Network for the simulation in Figure 2c, center.
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Appendix 6—figure 4
Network for the simulation in Figure 2c, right.
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Appendix 6—figure 5
Network for the simulation in Figure 4b.
https://doi.org/10.7554/eLife.14022.052

Tables

Table 1

From an initial number of possible networks (Step 1), RDNets progressively identifies reaction-diffusion networks that can form a pattern (Step 6).

https://doi.org/10.7554/eLife.14022.008
Steps

3 nodes

4 nodes

# networks# topologies# networks# topologies
1. Minimal systems845376114401464320
2. Strongly connected4830722284292352
3. Non-symmetrical25160059776416
4. Stable245563248640
5-6. Reaction-diffusion218464512
Appendix 1—Table 1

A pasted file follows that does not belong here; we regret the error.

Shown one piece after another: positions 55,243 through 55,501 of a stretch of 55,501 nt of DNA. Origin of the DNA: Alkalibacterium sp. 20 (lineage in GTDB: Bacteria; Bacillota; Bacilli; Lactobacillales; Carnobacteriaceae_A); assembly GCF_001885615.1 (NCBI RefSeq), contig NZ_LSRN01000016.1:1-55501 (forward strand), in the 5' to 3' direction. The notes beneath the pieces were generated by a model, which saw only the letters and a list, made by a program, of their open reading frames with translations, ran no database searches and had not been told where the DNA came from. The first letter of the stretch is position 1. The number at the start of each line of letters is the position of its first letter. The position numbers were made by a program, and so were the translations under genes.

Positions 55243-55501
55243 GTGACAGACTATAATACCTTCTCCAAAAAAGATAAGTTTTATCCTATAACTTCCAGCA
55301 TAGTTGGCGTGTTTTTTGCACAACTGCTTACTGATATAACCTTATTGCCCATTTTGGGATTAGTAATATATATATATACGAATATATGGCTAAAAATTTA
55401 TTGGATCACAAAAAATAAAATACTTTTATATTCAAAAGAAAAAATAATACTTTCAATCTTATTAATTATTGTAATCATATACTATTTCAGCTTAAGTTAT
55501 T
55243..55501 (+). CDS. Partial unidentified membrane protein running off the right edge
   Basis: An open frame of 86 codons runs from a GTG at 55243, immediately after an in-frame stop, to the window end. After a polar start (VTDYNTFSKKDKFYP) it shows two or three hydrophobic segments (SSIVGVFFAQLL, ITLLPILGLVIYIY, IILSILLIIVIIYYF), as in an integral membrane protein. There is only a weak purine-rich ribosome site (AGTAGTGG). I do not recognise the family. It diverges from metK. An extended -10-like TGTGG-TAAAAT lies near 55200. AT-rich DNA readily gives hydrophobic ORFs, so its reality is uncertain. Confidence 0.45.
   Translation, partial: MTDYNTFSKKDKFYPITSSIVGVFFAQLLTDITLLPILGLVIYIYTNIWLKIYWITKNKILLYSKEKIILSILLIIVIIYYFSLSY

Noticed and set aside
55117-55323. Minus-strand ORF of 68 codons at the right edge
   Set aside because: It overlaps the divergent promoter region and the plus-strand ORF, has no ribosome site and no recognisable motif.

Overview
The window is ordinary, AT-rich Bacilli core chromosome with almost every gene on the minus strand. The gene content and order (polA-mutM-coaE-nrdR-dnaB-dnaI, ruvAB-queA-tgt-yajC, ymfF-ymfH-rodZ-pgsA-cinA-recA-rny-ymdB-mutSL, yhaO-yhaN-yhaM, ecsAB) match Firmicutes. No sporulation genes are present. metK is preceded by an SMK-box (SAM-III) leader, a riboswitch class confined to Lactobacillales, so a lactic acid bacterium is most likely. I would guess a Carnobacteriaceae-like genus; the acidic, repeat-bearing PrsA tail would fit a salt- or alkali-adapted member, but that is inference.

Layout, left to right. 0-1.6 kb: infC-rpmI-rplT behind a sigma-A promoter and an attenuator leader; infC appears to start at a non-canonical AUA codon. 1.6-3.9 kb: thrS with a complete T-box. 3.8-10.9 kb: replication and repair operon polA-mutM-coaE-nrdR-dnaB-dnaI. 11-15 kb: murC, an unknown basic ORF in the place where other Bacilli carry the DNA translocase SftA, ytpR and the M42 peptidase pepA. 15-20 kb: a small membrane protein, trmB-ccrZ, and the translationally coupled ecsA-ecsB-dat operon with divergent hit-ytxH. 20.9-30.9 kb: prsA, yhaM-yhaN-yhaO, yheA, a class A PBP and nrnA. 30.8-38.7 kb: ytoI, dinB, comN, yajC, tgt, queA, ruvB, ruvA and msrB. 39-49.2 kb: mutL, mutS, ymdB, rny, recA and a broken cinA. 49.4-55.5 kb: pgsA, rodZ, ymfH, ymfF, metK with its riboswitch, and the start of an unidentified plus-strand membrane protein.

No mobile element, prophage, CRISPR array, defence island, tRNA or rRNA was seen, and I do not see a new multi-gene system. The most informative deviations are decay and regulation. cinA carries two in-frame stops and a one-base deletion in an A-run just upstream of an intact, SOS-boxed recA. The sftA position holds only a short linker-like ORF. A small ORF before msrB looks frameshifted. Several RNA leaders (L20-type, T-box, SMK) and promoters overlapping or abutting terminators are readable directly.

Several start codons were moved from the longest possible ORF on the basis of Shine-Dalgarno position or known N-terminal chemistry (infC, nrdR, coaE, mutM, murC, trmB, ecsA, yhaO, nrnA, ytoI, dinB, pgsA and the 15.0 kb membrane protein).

Minimal network sizes for N=2,3,4,5.

https://doi.org/10.7554/eLife.14022.016
N2345
minimal k4678
Appendix 6—Table 1

Parameters for the simulation in Figure 1c, left.

https://doi.org/10.7554/eLife.14022.044
k2k3k4k6k7k9dudvdw
1.5 E-40.33 E-4-1E-4-0.67 E-41-100.060.06
Appendix 6—Table 2

Parameters for the simulation in Figure 1c, right.

https://doi.org/10.7554/eLife.14022.045
k2k3k4k6k7k9dudvdw
1.5 E-40.33 E-4-1E-40.67 E-4-1-100.060.06
Appendix 6—Table 3

Parameters for the simulation in Figure 2c, left.

https://doi.org/10.7554/eLife.14022.046
k1k2k3k4dvdw
0.5-10.53125-10.01250.05
Appendix 6—Table 4

Parameters for the simulation in Figure 2c, center.

https://doi.org/10.7554/eLife.14022.047
k2k3k4k5k7k9dudvdw
0.1251-0.5-10.09375-0.2500.020.02
Appendix 6—Table 5

Parameters for the simulation in Figure 2c, right.

https://doi.org/10.7554/eLife.14022.048
k2k3k4k6k7k9dudvdw
0.1041-1-0.51-0.2500.10.01
Appendix 6—Table 6

Parameters for the simulation in Figure 4b.

https://doi.org/10.7554/eLife.14022.053
k3k4k5k7k14k16k17k20k24dSmdSdBdWdβ
0.5-11-1-1-1-1-11000.050.050